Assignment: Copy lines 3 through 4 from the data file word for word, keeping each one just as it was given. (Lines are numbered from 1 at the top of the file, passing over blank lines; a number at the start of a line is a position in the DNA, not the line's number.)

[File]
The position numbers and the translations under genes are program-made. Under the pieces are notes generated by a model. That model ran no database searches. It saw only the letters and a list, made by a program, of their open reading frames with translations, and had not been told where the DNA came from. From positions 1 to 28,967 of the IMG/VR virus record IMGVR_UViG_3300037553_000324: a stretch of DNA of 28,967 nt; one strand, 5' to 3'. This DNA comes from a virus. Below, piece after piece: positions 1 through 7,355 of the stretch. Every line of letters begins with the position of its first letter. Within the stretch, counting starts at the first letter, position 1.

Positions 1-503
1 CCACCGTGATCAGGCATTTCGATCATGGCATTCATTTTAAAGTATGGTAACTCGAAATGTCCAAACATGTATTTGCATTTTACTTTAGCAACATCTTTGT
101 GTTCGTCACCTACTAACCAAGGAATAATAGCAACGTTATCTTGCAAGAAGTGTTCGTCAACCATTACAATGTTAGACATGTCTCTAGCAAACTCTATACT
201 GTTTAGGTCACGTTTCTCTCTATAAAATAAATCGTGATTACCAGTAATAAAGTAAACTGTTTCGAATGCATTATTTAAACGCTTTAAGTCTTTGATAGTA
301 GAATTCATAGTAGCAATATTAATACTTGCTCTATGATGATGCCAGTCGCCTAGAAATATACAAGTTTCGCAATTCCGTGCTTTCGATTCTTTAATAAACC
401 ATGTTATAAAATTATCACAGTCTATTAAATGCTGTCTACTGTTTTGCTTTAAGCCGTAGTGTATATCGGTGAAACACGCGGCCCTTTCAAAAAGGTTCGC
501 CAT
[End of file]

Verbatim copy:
1 CCACCGTGATCAGGCATTTCGATCATGGCATTCATTTTAAAGTATGGTAACTCGAAATGTCCAAACATGTATTTGCATTTTACTTTAGCAACATCTTTGT
101 GTTCGTCACCTACTAACCAAGGAATAATAGCAACGTTATCTTGCAAGAAGTGTTCGTCAACCATTACAATGTTAGACATGTCTCTAGCAAACTCTATACT